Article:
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How bike shops can apply for the Small Business Administration's PPP program

Published April 7, 2020
Patience and persistence needed when applying for SBA's PPP loan, official says.

WASHINGTON (BRAIN) — Steve White urges patience and persistence during the rollout of the Paycheck Protection Program that authorizes billions of dollars in forgivable small-business loans for retailers affected by the COVID-19 pandemic.

Plagued by glitches and delays from quickly met loan caps, and application and technical issues with lenders, the new Small Business Administration program has frustrated many since it went online Friday.

"Those of you who have reached out to your lenders and they weren't able to take you yet, I would encourage you to reach out to them again," said White, an SBA lead lender relations specialist and participant in Tuesday's PeopleForBikes COVID-19 webinar.

"Have patience and be persistent with your request. Everyone is dealing with some backlog issues. It's nothing more than bringing on a brand new system that everyone has to learn together."

The half-hour webinar also featured Burl Kelton, SBA public affairs specialist, and updated approximately 122 participants on the programs and resources available to assist retailers. While White detailed the PPP, Kelton outlined the low-interest and long-term direct federal loan programs available.

While empathizing with many retailers' PPP application frustrations, White said the sheer size of the program, authorizing up to $349 billion in forgivable loans to small businesses with fewer than 500 employees, requires time to implement.

"The reality is this is a huge program, $349 billion dollars," he said. "We're still in the first calendar week of rolling it out. It's brand new. It's brand new to Congress. It's brand new to local leaders. It's brand new to us (SBA). It's brand new to lenders. A program of this size, there is definitely going to be minor technical glitches along the way."

White said getting lenders up to speed on the SBA's electronic platform used to submit loans was and continues to be a big hurdle. "In the past, lenders did it at a much slower and spread-out rate," White said. "As you can imagine, lenders need a large portion of their staff to take these applications and input them and have to bring more people aboard and train them in the process. And we're still doing that literally as we speak. Me and my team worked night and day last week and through this weekend, and it looks like it will be another long night to bring in lenders on board to do that."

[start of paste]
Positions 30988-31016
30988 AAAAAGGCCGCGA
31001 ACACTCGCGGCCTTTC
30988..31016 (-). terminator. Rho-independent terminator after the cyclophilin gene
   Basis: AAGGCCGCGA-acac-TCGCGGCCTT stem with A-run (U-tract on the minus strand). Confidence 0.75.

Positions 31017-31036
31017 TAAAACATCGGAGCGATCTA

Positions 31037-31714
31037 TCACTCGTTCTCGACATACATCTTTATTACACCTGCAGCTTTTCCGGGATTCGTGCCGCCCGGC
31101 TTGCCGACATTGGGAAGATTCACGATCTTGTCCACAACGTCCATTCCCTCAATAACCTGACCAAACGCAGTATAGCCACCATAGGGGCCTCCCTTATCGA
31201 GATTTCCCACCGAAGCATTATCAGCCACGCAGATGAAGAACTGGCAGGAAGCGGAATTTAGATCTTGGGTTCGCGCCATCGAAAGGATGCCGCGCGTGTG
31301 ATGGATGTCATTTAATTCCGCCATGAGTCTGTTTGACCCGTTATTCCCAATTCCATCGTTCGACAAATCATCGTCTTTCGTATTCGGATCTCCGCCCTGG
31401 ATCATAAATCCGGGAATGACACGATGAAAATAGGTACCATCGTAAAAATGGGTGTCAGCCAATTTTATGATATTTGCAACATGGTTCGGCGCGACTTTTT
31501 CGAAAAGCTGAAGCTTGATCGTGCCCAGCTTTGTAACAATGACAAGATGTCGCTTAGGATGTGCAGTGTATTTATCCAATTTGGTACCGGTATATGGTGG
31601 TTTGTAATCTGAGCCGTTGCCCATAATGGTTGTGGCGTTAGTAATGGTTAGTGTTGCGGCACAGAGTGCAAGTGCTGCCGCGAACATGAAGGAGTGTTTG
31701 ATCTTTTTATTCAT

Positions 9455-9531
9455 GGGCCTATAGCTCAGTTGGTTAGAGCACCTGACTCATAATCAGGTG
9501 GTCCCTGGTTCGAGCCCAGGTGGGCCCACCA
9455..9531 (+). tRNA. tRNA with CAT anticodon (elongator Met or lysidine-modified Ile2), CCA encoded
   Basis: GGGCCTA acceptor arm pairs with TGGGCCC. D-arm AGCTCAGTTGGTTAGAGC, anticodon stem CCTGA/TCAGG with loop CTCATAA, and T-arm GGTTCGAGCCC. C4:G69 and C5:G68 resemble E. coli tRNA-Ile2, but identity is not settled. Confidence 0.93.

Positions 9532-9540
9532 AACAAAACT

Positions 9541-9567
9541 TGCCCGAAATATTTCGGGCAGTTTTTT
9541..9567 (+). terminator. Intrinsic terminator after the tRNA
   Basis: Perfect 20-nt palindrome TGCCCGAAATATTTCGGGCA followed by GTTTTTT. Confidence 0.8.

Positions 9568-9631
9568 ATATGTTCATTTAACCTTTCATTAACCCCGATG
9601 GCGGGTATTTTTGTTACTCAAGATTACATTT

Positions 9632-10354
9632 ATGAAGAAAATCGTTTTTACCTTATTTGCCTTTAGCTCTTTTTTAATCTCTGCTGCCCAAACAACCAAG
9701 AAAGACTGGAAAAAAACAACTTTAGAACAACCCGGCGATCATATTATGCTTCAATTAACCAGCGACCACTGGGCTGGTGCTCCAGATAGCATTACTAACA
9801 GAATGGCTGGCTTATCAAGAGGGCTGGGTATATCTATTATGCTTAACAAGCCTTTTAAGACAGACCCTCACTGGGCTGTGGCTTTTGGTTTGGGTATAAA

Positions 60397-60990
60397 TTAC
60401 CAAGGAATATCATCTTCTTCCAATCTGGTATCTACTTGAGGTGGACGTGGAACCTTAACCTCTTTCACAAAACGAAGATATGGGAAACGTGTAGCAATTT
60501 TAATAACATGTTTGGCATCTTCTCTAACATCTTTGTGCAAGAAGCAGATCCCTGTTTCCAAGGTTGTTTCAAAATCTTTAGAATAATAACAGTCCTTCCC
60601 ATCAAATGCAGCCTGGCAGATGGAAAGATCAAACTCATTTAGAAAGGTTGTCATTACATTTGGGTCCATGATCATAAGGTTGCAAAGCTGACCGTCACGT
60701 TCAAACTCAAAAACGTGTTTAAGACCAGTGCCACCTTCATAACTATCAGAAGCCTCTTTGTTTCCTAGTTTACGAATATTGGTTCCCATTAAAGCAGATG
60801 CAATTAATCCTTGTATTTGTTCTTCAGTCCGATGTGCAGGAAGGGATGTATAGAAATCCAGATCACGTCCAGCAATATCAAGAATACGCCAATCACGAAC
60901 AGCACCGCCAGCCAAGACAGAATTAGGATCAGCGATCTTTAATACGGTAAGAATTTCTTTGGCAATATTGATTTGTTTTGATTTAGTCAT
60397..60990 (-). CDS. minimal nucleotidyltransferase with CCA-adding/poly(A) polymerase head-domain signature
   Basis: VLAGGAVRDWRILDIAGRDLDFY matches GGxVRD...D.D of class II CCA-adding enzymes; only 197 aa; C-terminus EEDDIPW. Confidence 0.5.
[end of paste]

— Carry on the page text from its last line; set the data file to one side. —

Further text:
For retailers, that's where patience will pay off. As for persistence, White advised those who have yet to submit an application or find a federally regulated lender to not give up. For example, he said many lenders are processing existing customers' applications first before moving to others.

Wells Fargo quickly reached its loan loss reserve limit and stopped accepting applications. "Just know, throughout this process, there will be some starts and some stops," White said. "And that's going to be with every lender, not just Wells Fargo."

To further help small businesses, PeopleForBikes said bipartisan support in the Senate exists to draft additional stimulus packages this week to help the PPP. "Nothing is official yet, but it's what we're hearing and anticipating because of the strong response for this program," said Noa Banayan, PeopleForBikes' federal affairs manager.

The PPP was created as an employee retention program. The loan amount will be forgiven if:

  • The loan proceeds are used to cover payroll costs and most mortgage interest, rent, and utility costs over the eight-week period after the loan is made.
  • Employee and compensation levels are maintained. Payroll is capped at $100,000 on an annual basis for each employee. Due to likely high subscription, it's anticipated that not more than 25% of the forgiven amount will be for non-payroll costs.
  • Loan payments will be deferred for six months.

Current SBA loan holders are eligible to have their next six months of payments erased as part of its Small Business Debt Relief Program. The SBA will make those payments, retroactive to March 27. 

Topics associated with this article: Coronavirus

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